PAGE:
- Differentiate logical and physical topologies, components and services
- Differentiate logical and physical security constructs
- Endpoint Security
- Data Security
- Flow Monitoring
- Activity Monitoring
- Distributed Firewall
- Perimeter Firewall
- VMware NSX Network Virtualization Design Guide
- NSX Administration Guide
Differentiate logical and physical topologies, components and services
The Physical Network Topology consists of the various bit of hardware used to make up a network, including Cables, Switches, Hubs, Routers, Servers/Workstations etc.
The Logical Network Topology relates to the manner in which the particular network passes data amongst those physical components. The Logical Topology is dependent therefore on the Physical Topology combined with the software/protocols used for the creation, transmission and processing of data. The Logical Topology can be largely de-coupled from the Physical Topology through the use of an Overlay network such as NSX.
- Hubs, Switches, Routers, Network Interface Cards etc.
Repeater devices that receives forward frames received on a port to all other Ports on that devices. All devices connected to such a device see all data sent by a connected workstation.
Switches are multi-port bridges that forward traffic only to the destination device/workstation instead of broadcasting it out of all ports. Switches learn the MAC addresses associated with each Port, thereby allowing them to restrict traffic only to the necessary ports, thereby reducing the collision domain in Ethernet networks. Domains are further reduced through the adoption of VLANS
Routers or Gateways connect different network segments together. A key difference with Hubs and Switches is that Routers do not forward broadcast traffic, therefore reducing the size of a broadcast domain.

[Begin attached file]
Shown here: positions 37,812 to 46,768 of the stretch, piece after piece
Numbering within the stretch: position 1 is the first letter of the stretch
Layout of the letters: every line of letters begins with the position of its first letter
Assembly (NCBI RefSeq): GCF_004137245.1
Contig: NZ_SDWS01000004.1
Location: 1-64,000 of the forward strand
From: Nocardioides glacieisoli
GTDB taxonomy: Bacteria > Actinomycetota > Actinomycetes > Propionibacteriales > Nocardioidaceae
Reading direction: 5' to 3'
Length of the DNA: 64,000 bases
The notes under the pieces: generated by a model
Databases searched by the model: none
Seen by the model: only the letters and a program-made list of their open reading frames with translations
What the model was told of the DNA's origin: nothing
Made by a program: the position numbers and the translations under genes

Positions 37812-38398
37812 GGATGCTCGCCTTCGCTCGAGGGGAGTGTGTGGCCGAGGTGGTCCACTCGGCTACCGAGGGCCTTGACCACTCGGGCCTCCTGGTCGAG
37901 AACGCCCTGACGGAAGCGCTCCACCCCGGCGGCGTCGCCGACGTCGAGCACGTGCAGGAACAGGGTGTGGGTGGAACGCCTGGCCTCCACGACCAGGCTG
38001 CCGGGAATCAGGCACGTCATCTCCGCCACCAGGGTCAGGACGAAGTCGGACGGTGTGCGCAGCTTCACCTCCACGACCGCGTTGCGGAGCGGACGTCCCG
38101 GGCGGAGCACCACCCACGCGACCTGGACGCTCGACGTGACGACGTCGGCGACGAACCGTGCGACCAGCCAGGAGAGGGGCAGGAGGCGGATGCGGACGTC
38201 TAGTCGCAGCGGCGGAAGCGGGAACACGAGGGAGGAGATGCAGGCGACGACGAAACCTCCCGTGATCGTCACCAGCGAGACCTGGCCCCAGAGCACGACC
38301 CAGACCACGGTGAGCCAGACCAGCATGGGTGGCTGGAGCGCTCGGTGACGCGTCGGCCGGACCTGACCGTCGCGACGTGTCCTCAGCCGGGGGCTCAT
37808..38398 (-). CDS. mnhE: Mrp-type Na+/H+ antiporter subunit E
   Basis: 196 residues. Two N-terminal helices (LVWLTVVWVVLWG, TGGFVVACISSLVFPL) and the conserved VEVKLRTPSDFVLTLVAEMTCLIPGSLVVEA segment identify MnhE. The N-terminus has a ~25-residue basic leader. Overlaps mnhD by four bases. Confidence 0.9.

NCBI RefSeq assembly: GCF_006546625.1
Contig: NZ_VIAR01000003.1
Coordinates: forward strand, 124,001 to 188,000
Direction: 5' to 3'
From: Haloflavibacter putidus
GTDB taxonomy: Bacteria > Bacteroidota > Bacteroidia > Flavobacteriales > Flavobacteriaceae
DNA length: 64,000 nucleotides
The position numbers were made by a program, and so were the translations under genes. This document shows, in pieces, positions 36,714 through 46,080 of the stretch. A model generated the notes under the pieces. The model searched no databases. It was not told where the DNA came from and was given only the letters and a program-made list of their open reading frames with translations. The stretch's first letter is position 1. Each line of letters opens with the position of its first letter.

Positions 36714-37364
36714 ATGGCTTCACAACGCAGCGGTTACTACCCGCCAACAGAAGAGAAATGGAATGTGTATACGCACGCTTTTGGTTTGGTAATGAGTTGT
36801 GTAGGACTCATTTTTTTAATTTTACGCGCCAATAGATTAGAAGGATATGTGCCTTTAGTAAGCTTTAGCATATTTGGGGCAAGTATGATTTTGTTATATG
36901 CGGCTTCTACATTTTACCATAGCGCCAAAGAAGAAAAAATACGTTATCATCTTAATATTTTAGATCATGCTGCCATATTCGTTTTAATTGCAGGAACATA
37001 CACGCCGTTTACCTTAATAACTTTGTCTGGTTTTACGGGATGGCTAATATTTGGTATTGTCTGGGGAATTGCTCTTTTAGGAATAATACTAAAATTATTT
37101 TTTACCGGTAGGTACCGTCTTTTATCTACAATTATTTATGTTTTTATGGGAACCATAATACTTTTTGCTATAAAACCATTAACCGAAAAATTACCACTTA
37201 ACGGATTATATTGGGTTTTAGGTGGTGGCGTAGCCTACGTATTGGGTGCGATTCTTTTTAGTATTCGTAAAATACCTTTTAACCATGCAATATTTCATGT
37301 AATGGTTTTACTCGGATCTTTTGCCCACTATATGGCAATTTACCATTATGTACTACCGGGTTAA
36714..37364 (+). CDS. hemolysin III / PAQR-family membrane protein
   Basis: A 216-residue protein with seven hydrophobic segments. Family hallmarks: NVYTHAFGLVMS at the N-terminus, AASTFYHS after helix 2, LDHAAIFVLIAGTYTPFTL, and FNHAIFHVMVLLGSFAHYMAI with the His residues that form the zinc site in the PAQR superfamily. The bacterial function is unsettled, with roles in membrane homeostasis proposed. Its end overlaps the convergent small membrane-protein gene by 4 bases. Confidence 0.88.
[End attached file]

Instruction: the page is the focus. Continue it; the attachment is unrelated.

- Network Interface Cards (NICs)
NICs provide the physical interface between a network connected device and the physical media attached to it. On a workstation or server a NIC may be an Ethernet Card or Wireless Network Adapter. On a Switch/Hub/Router may have multiple Ports/Interfaces.
- Transmission Media
The physical medium of data transfer including Cables (Copper, Fibre) and Radio Frequency (aka RF/Wireless)
A logical switch topology is built around Virtual Local Area Networks (VLANs) which can be either Port Based whereby a group of physical ports belongs to a VLAN or Logical, where traffic on an individual port can be tagged with different VLANs using VLAN IDs.
Tagged VLANS are governed by the IEEE 802.1q standard https://en.wikipedia.org/wiki/IEEE_802.1Q. VLAN tagging is the process of tagging Ethernet frames with a 12 bit VLAN Identifier (VLAN ID). A 4-byte (32-bit) VLAN field is inserted into the header of a standard Ethernet frame with 12 bits reserved for VLAN ID providing a maximum range of 2^12 -2 = 4094 VLAN IDs.
- VLAN ID 0 (0x000) is used to indicate the frame is untagged (aka “Native”)
- VLAN ID 4096 (0xFFF) is reserved for internal implementation use by the Switch software
Ordinarily VLAN 1 (0x001) is the default VLAN ID applied to incoming traffic on a network port and is commonly referred to as the default “Management VLAN” although it can sometimes be changed to a different value if so desired and supported by the Switch/Router in question.
Along with VLANs, NSX also supports VXLANs which is the major distinguishing factor in the NSX Data Plane compared with traditional VLAN switched networks. VXLANs are implemented by the NSX vSwitch that is a vSphere Distributed Switch with additional VIBs installed on the hypervisor.
VXLAN frames add a 50 byte header to the original Ethernet frame, taking the maximum frame length from 1522 bytes (for VLAN tagged frames, 1518 for untagged frames) to 1572 bytes for VXLAN frames.